The role of trust in knowledge

Journal of Philosophy 88 (12):693-708 (1991)
Download Edit this record How to cite View on PhilPapers
Abstract
Most traditional epistemologists see trust and knowledge as deeply antithetical: we cannot know by trusting in the opinions of others; knowledge must be based on evidence, not mere trust. I argue that this is badly mistaken. Modern knowers cannot be independent and self-reliant. In most disciplines, those who do not trust cannot know. Trust is thus often more epistemically basic than empirical evidence or logical argument, for the evidence and the argument are available only through trust. Finally, since the reliability of testimonial evidence depends on the trustworthiness of the testifier, this implies that knowledge often rests on a foundation of ethics. The rationality of many of our beliefs depends not only on our own character, but on the character of others.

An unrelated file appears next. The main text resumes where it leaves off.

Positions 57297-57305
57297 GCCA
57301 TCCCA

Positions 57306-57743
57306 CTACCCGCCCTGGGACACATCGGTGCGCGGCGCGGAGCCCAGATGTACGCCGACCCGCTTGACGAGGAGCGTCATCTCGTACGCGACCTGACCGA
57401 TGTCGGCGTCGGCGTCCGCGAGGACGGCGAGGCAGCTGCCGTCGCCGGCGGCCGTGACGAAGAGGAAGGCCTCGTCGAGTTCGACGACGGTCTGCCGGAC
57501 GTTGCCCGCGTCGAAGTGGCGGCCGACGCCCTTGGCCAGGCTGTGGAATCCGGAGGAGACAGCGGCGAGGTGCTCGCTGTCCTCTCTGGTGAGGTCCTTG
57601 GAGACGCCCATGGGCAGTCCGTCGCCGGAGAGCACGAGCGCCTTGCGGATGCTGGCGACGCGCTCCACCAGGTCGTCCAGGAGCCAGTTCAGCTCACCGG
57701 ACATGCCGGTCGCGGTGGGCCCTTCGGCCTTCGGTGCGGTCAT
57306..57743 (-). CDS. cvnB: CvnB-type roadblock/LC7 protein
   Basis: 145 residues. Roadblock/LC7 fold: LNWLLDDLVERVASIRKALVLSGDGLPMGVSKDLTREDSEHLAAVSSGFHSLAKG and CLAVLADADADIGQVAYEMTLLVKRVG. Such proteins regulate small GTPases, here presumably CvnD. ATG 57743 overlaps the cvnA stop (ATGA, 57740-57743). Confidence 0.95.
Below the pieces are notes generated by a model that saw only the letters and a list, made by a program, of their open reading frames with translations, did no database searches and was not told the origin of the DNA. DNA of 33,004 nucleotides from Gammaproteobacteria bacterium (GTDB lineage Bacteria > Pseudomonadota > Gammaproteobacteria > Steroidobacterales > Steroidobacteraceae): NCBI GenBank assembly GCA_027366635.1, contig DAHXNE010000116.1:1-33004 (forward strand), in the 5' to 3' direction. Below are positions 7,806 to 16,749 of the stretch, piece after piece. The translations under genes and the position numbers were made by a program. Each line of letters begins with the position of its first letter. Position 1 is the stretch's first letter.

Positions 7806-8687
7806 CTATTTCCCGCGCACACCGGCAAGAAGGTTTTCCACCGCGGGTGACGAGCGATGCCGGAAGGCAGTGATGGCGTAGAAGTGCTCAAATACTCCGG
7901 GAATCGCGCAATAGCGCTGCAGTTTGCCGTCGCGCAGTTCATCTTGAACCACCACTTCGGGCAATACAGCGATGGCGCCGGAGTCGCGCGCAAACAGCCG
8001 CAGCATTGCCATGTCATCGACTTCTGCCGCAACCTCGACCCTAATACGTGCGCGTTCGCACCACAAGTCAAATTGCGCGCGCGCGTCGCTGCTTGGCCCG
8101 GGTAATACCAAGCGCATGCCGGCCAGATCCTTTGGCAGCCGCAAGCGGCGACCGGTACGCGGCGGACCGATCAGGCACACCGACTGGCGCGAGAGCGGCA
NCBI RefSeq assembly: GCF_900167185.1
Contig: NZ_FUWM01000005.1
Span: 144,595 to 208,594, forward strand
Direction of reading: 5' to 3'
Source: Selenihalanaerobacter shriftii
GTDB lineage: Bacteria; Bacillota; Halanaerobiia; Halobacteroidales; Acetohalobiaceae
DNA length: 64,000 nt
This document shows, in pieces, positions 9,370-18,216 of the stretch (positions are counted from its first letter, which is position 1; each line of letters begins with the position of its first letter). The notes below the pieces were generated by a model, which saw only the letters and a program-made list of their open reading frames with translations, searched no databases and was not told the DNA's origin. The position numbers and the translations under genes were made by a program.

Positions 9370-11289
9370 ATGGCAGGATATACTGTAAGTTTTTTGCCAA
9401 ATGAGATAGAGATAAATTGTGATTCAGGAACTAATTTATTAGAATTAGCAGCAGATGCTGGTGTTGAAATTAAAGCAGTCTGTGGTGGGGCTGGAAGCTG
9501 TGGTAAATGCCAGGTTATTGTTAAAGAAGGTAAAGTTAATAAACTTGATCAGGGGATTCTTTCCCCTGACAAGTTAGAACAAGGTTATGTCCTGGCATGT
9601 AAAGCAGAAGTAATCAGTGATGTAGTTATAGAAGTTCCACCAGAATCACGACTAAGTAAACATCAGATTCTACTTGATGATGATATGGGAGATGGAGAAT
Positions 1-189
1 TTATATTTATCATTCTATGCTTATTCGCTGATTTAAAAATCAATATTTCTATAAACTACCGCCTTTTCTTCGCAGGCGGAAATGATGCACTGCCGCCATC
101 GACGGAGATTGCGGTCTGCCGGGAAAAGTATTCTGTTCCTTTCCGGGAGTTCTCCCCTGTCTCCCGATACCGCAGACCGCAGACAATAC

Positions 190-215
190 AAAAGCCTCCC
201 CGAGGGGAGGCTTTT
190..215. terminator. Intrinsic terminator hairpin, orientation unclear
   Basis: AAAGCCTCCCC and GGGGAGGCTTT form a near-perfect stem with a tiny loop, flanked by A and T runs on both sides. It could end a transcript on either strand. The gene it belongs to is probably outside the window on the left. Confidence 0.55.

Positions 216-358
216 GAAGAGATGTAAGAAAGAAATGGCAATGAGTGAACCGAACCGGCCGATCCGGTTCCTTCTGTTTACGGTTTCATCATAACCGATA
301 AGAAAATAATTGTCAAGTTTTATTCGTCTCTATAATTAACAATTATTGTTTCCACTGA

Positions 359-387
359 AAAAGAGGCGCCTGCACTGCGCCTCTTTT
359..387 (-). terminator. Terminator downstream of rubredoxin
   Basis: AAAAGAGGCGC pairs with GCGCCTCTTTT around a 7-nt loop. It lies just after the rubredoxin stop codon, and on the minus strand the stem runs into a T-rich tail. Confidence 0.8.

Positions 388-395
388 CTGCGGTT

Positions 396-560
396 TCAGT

Categories
ISBN(s)
0022-362X
PhilPapers/Archive ID
HARTRO-3
Upload history
Archival date: 2021-05-29
View other versions
Added to PP index
2009-01-28

Total views
420 ( #14,273 of 2,439,299 )

Recent downloads (6 months)
29 ( #24,589 of 2,439,299 )

How can I increase my downloads?

Downloads since first upload
This graph includes both downloads from PhilArchive and clicks on external links on PhilPapers.